If an identifier is flagged for contracting COVID-19, the app sends an alert on the mobile device, including time, date, and area of possible contraction, and can provide tips and next steps, depending on the app’s complexity.

Automated Log Monitoring

In order to ensure active and timely reporting, the app is designed to automatically monitor the log it stores of the Rolling proximity identifiers in case of an update, signaling that one of the identifiers has tested positive for COVID-19.

Timestamp Recording

The app also could record timestamps for purposes of accuracy. Though it’s not a necessity, it can help narrow down the location of the potential exposure for further tracing by health authorities.

How Much Does It Cost To Build A Contact Tracing App?

Just like any other app, the cost to build a contact tracing app also varies, depending on where you get it developed, the iOS app development company you hire, or if you’re the company yourself, the resources you leverage for the development.

An estimate that you can keep in your mind while stepping into developing a contact tracing app would be $25,000- 50,000 for iOS.

Functional Limitations and Problems

Some critics of Bluetooth technology have although mentioned that such a platform can result in a lot of false positives. Bluetooth technology cannot understand if there’s a wall between two people and is too reliant on proximity.

There might be a concrete wall between two people, and yet proximity alerts would catch that and tell the app’s user that they might be exposed, even though there’s no possible way that would have happened.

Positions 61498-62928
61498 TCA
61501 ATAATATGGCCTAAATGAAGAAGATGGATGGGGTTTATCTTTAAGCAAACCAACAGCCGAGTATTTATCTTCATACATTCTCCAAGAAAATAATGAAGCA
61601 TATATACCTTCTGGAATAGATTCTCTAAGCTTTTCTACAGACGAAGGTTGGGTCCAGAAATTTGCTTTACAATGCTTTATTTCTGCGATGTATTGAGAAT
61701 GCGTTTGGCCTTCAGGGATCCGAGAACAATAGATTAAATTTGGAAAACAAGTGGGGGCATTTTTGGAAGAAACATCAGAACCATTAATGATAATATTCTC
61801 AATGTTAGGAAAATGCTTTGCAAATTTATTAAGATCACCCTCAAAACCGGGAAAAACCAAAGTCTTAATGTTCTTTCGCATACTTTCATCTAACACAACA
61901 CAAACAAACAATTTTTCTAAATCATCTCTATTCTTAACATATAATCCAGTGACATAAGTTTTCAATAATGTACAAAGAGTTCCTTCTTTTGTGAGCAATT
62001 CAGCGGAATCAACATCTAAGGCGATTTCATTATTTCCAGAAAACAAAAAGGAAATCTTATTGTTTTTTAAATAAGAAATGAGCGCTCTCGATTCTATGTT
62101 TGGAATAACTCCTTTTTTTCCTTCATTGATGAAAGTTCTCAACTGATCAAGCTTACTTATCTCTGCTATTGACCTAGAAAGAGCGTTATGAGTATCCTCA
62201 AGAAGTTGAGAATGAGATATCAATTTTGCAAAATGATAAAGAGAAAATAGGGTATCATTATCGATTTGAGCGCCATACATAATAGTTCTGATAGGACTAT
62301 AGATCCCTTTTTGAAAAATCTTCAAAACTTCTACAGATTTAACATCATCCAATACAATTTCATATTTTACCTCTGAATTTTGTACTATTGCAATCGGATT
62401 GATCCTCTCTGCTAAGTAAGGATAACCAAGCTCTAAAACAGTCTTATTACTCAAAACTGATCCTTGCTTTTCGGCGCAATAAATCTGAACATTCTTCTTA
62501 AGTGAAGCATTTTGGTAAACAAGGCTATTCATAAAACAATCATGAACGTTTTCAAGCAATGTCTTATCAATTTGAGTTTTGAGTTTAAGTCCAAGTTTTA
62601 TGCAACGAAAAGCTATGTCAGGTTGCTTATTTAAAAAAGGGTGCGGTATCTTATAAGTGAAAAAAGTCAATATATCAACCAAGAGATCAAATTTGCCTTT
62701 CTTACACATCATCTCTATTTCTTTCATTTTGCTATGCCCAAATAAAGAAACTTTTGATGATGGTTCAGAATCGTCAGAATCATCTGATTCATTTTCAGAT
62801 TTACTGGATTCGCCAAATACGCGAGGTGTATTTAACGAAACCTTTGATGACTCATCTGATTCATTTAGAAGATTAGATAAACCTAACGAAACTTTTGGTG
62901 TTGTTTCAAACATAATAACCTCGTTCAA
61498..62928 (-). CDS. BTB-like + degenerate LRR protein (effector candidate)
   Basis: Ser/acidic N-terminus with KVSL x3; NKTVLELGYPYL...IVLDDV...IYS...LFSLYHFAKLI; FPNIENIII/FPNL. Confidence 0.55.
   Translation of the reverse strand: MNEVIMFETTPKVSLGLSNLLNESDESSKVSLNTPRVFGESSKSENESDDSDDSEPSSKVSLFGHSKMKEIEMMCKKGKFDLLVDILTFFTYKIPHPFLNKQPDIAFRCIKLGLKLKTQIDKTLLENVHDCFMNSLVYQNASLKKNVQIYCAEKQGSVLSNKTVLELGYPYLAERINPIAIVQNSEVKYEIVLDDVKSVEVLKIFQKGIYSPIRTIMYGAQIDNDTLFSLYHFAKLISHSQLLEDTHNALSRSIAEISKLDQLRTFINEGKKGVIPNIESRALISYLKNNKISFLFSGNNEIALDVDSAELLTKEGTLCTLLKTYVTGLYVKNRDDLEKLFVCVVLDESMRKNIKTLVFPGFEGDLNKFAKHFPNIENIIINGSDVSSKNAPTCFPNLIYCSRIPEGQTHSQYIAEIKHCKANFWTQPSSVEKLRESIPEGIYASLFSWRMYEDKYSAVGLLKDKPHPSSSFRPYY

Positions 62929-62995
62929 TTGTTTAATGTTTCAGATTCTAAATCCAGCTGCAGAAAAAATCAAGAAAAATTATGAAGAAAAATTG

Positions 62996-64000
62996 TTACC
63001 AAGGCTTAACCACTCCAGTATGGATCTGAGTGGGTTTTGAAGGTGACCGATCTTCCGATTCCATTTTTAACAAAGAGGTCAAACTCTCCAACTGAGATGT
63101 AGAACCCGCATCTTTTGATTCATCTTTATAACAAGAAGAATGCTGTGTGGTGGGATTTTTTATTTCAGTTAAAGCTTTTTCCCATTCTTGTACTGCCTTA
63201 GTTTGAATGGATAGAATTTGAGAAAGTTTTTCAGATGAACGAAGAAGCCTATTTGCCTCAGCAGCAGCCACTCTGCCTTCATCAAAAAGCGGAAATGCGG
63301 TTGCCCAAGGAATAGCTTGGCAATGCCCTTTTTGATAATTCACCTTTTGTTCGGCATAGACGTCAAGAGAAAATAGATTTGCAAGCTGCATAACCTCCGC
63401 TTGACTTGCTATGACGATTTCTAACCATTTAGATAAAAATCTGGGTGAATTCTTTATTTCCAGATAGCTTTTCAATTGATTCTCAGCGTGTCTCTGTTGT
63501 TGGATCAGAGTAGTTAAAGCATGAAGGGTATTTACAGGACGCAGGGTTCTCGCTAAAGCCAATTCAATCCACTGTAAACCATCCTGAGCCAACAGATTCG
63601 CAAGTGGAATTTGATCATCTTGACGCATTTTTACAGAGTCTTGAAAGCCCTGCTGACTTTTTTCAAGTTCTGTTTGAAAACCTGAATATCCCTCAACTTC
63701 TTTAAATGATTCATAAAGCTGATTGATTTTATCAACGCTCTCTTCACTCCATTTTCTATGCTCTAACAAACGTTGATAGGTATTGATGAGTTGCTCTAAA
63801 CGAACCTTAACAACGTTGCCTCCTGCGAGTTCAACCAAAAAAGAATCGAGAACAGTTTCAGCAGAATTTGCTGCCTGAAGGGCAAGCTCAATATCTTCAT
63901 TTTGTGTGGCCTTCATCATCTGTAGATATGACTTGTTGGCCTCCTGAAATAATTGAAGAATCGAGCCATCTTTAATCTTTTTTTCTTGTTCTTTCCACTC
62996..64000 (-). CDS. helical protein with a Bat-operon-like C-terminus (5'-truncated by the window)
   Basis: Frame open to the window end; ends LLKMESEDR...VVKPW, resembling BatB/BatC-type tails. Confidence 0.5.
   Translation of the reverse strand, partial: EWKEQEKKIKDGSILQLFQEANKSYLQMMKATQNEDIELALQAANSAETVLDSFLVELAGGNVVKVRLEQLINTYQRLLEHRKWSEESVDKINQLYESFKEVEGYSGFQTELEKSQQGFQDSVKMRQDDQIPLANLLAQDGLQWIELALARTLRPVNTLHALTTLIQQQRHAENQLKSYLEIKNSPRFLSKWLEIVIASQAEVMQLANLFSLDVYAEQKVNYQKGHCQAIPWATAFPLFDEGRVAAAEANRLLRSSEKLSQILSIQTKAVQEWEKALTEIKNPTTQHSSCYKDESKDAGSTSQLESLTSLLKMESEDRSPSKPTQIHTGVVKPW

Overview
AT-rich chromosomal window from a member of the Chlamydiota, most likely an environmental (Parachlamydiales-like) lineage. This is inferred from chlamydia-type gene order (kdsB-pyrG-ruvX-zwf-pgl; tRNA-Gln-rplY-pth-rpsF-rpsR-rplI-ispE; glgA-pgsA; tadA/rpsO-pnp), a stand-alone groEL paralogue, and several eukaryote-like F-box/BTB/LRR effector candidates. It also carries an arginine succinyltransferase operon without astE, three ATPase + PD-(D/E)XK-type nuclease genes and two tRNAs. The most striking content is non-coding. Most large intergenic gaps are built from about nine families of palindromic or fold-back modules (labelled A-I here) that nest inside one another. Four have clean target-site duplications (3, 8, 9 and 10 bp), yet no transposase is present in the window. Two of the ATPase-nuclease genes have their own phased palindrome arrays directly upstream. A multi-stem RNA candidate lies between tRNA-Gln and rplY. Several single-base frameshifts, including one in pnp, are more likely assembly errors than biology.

A contact tracing app can result into inaccurate alerts raising unnecessary panic among individuals. We do not know how far the COVID-19 particles travel can so it also is possible that they can reach places that are out of Bluetooth range, and don’t work to alert people who might be at risk.

Privacy is another issue that skeptics have talked about. The answer to concern over breach of privacy and misuse of data is simple – as a company, as an industry, the way to solve privacy problems with regards to contact tracing apps is to make it opt-in and regulate our own use of data. This could be done by allowing 3rd party audits and checks and by limiting the storage of data on local devices rather than company-owned servers.

Conclusion

The technology is nowhere near perfect, and it is not the single solution to the COVID-19 pandemic. Though, it can add a resource to the toolkit of our health sector that can help combat the virus alongside other strategies, such as social distancing, mass testing, and quarantines.

Until there’s a vaccine developed, the preventative measures required are massive, and fighting this battle on the digital end using mobile devices that have a tremendous use rate in the world can be an effective way to reduce the spread. Even if it’s not perfect, saving one life is enough of a reason to venture into a solution.